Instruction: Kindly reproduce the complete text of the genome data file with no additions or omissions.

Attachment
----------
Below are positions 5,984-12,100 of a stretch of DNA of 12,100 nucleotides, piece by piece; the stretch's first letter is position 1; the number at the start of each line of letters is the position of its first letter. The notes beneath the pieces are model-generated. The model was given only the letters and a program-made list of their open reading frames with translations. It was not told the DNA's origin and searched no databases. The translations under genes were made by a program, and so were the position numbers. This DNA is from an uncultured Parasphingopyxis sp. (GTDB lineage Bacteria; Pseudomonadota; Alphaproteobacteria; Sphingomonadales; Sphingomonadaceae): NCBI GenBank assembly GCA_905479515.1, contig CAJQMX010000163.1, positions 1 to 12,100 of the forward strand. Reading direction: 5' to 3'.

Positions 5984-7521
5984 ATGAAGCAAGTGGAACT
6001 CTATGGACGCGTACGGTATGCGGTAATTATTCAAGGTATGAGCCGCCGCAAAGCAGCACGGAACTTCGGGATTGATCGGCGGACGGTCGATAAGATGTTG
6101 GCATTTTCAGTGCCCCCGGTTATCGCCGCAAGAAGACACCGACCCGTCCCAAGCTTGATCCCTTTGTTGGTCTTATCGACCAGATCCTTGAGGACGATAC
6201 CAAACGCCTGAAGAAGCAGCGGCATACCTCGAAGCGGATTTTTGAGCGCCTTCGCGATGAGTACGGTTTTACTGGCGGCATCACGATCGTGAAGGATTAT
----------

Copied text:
Below are positions 5,984-12,100 of a stretch of DNA of 12,100 nucleotides, piece by piece; the stretch's first letter is position 1; the number at the start of each line of letters is the position of its first letter. The notes beneath the pieces are model-generated. The model was given only the letters and a program-made list of their open reading frames with translations. It was not told the DNA's origin and searched no databases. The translations under genes were made by a program, and so were the position numbers. This DNA is from an uncultured Parasphingopyxis sp. (GTDB lineage Bacteria; Pseudomonadota; Alphaproteobacteria; Sphingomonadales; Sphingomonadaceae): NCBI GenBank assembly GCA_905479515.1, contig CAJQMX010000163.1, positions 1 to 12,100 of the forward strand. Reading direction: 5' to 3'.

Positions 5984-7521
5984 ATGAAGCAAGTGGAACT
6001 CTATGGACGCGTACGGTATGCGGTAATTATTCAAGGTATGAGCCGCCGCAAAGCAGCACGGAACTTCGGGATTGATCGGCGGACGGTCGATAAGATGTTG
6101 GCATTTTCAGTGCCCCCGGTTATCGCCGCAAGAAGACACCGACCCGTCCCAAGCTTGATCCCTTTGTTGGTCTTATCGACCAGATCCTTGAGGACGATAC
6201 CAAACGCCTGAAGAAGCAGCGGCATACCTCGAAGCGGATTTTTGAGCGCCTTCGCGATGAGTACGGTTTTACTGGCGGCATCACGATCGTGAAGGATTAT